There is nobody who has not had problems at work, and these problems invariably involve one’s supervisor, co-workers or even boss. Workplace conflicts are common – but the skills to handle them adroitly are not. Many employees react to workplace conflicts the way they would in any social conflict situation – from the gut. This is inappropriate, because the dynamics or workplace relationships – and therefore the consequences of workplace conflict – differ from normal social situations.

There are a number of different factors to consider while handling conflict on the job. Obviously, the first is whether the tussle is with your co-worker (a peer) or your supervisor/boss (seniors). If your problem involves a co-worker and you feel you have a strong case, attempting to solve the problem with the concerned person should be your first approach. If this proves unfruitful, taking it to your supervisor is appropriate. On the other hand, if your issue involves your supervisor, you need to go above their head and place the issue before another member of the company’s management.

A word of caution on reporting a co-worker to your supervisor. Most workplaces have their cliques that often involve someone placed higher up. In the final analysis, humans are social animals, and the herd instinct percolates into all strata of human relationships. Before lodging your complaint or seeking resolution, ensure that your supervisor is not part of the co-worker’s circle. If he or she is, it does not mean that you have to take your workplace conflict elsewhere – however, it does mean that you have to proceed with greater caution. Mentioning the problem in a pleasant, professional and diplomatic manner, eliminating all traces of spite, will usually work.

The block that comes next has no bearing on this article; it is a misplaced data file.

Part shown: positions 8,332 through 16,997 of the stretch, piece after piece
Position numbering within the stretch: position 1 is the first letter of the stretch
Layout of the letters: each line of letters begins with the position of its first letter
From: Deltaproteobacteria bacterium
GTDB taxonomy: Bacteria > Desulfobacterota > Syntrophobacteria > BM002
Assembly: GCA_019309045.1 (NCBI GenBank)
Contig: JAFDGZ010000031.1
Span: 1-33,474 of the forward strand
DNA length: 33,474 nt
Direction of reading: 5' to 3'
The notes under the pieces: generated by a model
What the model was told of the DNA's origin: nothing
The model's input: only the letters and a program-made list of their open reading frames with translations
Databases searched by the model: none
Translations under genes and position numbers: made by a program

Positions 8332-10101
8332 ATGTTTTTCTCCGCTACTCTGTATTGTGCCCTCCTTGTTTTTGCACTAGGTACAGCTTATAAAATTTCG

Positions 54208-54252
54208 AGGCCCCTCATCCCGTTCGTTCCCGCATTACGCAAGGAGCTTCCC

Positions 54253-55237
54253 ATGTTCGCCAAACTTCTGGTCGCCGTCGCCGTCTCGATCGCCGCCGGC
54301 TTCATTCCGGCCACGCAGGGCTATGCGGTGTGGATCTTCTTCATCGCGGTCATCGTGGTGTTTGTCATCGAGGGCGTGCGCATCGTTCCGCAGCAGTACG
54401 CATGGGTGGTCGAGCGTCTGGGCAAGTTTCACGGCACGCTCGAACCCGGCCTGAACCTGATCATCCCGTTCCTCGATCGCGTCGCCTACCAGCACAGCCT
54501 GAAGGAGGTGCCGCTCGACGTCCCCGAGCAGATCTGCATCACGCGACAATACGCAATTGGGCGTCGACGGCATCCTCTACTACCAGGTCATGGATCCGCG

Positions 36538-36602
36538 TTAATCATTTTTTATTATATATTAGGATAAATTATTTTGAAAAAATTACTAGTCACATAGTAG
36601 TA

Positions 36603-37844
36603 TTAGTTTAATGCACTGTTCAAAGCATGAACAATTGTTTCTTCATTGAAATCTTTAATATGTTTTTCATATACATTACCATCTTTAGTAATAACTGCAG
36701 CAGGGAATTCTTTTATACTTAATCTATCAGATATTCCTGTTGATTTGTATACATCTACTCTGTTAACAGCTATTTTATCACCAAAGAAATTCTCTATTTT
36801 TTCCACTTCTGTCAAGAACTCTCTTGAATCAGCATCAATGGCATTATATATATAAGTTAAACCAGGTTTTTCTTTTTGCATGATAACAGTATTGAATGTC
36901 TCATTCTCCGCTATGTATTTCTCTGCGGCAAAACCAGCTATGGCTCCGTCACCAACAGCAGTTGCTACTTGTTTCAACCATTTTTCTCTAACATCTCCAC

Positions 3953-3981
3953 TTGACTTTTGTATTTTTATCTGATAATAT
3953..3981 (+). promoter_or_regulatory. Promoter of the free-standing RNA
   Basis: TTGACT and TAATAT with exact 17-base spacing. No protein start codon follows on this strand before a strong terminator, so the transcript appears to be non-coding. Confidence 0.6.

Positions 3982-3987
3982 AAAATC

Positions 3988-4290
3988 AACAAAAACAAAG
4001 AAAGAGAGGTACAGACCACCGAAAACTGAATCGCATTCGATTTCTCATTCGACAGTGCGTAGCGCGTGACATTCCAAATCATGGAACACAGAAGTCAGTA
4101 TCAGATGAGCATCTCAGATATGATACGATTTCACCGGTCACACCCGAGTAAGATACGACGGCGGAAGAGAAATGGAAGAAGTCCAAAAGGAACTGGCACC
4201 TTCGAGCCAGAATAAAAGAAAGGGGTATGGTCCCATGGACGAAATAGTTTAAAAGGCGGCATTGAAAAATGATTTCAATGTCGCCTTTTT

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Your workplace conflict may involve someone higher up, such as your supervisor or manager. If so, lodging your complaint at the same level of the company’s pecking order is usually pointless. This is where the concept of hierarchy is an advantage to you. Schedule a meeting with the supervisor’s or manager’s immediate superior and plan your case in advance. Do not barge into the superior’s cabin without an appointment and launch into a tirade – you may get a hearing, but this approach is unprofessional and will get you nowhere.

The best way to schedule such a meeting is via email or telephone. Ensure that you do not lay out all the details of your workplace conflict at this point. Emails can be forwarded, and one-on-one telephone calls can be turned into conference calls with the touch of a button. The senior may decide to resolve the issue at once and rope the offending party into the discussion before you have had a chance to state your case. This could result in the workplace equivalent of a schoolyard argument, which would achieve nothing.

If you have any proof of unfair treatment (such as emails or memos) print these out before you make your case. You can also note down the time, date and a summary of events when you were harassed. If there is another co-worker who is willing to support your case in person, make sure that this person is available when you meet your senior. At all times before, during and after such an interaction, remain calm and professional.

A workplace conflict with the boss of the company can obviously only be addressed directly with the person concerned. Consider the attempted resolution of your issue with him or her the final test of your diplomacy skills and professionalism. It may be a good idea to scan the job market for other options before taking the problem up with your boss. If your issue involves unmanageable workload, an unreasonably low salary or lack of prospects and your boss refuses to meet you even half-way on it, you should be able to make a dignified exit.

Jappreet Sethi

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